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Onyx reviews: Bloody Mary by J.A. Konrath

There are hardboiled detectives, and then there's Detective Jacqueline "Jack" Daniels, the highest ranking female cop in the Chicago Violent Crimes Unit, a fast-talking, wisecracking woman of a certain age who's been through an ugly divorce and is currently struggling to maintain a new relationship despite the demands of her job.

She also has a penchant for drawing the attention of serial killers.

If author J. A. Konrath isn't exactly breaking new ground with a story about a psychotic murderer intent on bringing down a police officer, he's at least doing the subgenre no ill. Following the recent trend, Konrath gives his serial killer his own point of view in parallel with Daniels' first person perspective. The detective realizes she is being targeted when the first "body" is discovered in the morgue-two arms that are linked by her personalized handcuffs. The killer clearly has access to police property.

Daniels and her partner Herb uncover the killer's identity midway through the book, and it turns out to be someone who has been featured prominently enough that readers will want to leaf back and look at his scenes to see the clever hints Konrath left in plain sight.

The killer's arrest isn't the end of the matter, though, because the psychopath knows all the cops' tricks. His motivation is somewhat unique: only by committing acts of brutal violence can he fend off debilitating migraines. The possible source of these headaches also provides him with the perfect defense. His medical condition, combined with a rather ingenious use for an ordinary office staple to foil a lie detector test, makes it look like he's going to get off scott free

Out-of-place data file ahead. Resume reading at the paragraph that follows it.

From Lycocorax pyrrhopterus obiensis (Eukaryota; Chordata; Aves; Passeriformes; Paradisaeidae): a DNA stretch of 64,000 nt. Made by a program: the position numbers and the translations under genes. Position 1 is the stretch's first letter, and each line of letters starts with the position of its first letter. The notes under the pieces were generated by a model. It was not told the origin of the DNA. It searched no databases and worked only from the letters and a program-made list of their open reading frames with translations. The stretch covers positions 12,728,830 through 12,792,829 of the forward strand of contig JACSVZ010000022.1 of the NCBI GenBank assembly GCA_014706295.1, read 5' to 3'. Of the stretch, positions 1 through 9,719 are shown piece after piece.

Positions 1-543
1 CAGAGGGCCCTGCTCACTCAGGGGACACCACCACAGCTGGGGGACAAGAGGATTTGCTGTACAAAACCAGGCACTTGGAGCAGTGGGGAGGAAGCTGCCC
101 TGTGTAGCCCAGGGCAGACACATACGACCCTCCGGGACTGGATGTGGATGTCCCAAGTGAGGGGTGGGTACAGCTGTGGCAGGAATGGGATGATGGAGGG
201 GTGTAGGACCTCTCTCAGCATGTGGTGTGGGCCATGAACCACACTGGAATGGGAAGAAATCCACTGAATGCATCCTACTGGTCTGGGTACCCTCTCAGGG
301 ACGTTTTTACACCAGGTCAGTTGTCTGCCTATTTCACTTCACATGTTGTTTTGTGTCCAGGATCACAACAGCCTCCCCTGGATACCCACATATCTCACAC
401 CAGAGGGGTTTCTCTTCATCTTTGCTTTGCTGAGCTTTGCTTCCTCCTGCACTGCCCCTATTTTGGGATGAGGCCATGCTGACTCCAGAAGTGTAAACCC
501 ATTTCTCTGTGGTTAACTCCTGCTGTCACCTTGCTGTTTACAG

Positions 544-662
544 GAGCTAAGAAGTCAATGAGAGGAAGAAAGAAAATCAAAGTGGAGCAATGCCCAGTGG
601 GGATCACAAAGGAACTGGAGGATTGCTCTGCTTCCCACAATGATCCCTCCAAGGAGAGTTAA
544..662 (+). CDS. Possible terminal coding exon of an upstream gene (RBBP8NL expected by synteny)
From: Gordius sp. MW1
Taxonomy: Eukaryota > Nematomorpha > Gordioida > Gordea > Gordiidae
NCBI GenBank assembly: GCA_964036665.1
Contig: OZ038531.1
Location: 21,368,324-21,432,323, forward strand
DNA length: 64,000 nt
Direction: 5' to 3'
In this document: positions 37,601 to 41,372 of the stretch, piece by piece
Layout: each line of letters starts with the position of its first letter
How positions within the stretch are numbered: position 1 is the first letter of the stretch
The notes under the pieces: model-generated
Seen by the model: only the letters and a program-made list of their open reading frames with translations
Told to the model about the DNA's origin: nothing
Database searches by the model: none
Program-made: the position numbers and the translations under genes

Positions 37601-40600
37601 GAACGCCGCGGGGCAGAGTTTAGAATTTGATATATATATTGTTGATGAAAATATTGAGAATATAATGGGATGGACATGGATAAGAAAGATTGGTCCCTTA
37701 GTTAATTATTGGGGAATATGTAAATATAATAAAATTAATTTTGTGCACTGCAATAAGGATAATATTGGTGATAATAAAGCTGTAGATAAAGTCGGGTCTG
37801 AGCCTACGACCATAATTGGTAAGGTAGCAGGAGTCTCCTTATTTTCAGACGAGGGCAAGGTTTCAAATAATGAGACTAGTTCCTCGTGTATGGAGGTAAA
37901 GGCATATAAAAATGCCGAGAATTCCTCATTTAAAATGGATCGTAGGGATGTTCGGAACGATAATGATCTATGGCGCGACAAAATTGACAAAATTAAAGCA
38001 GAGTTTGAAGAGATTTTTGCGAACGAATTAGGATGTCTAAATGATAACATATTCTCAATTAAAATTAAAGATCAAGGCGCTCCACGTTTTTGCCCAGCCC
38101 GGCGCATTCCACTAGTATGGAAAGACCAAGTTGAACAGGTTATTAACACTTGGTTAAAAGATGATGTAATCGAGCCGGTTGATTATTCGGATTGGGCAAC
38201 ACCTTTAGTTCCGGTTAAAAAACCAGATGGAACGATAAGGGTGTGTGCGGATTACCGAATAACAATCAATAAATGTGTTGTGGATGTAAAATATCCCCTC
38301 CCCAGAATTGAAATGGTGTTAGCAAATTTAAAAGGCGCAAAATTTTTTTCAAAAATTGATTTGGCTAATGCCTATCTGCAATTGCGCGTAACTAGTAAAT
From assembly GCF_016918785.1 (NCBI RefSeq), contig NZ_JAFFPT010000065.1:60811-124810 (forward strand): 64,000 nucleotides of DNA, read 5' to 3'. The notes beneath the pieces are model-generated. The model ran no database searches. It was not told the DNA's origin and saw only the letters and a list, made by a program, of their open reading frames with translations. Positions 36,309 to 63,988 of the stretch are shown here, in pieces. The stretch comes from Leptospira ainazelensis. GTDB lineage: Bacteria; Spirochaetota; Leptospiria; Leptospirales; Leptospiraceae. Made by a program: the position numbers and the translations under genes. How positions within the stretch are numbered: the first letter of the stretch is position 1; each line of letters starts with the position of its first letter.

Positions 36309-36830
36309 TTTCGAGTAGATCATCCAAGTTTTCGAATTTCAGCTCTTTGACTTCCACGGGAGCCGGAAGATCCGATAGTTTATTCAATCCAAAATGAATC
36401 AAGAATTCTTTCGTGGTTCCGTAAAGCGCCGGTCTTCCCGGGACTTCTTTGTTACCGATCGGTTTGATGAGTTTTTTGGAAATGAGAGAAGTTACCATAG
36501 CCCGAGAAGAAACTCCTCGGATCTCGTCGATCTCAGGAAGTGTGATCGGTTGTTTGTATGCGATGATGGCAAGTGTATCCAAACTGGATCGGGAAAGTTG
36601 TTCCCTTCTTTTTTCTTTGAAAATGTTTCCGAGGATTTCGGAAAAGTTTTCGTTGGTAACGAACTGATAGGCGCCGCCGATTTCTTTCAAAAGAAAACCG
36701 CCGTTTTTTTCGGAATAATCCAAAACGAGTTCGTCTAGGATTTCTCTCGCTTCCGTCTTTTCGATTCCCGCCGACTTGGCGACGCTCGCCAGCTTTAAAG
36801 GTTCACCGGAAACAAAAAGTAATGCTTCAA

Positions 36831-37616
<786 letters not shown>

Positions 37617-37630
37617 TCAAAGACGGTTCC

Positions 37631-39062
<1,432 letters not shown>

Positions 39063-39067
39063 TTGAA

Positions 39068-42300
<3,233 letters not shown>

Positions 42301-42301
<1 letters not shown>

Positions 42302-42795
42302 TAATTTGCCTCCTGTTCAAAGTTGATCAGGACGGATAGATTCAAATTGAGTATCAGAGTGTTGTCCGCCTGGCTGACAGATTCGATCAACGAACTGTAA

While Daniels is trying to put the killer away and keep herself and those around her from falling prey to his lunacy, she also has to deal with a series of personal upheavals. Her aging mother, who lives in Florida, has been suffering weak spells and probably shouldn't be living on her own. After bad blood arises between them, her mother arrives in Chicago with Daniels' ex-husband in tow. These new living arrangements put a serious crimp in her plans to move in with her stable, reliable accountant boyfriend. Though she is understandably upset by her mother's obvious manipulation, she is forced to confront unresolved feelings for her ex-husband. Oh, and she also has temporary custody of one of the least sociable cats in fiction.

Her partner Herb has some issues of his own-he's losing weight, gaining a new self-image, and is contemplating ditching his wife, which leads to ugly tension between him and Daniels.

When it seems inevitable that the killer will be absolved of responsibility for the crimes of which he stands accused, Daniels and Herb turn their attention to the miscreant's past to determine if his path of destruction started earlier than they realized and to uncover any previous crimes that might fall outside the scope of his "alibi."

Bloody Mary is the sequel to last year's Whiskey Sour—the events of which were fictionalized in this book by Daniel's former partner, sleazy P.I. Harry McGlade—and author Konrath is beginning to show that his series has potential beyond the somewhat thin premise of drink-inspired titles and character names, and zippy (mostly) one liners. Though his tongue is still pressed firmly into his cheek at times, Bloody Mary is a more serious crime novel than its predecessor and a positive step forward for Konrath, who has yet another Jack Daniels novel waiting in the wings.

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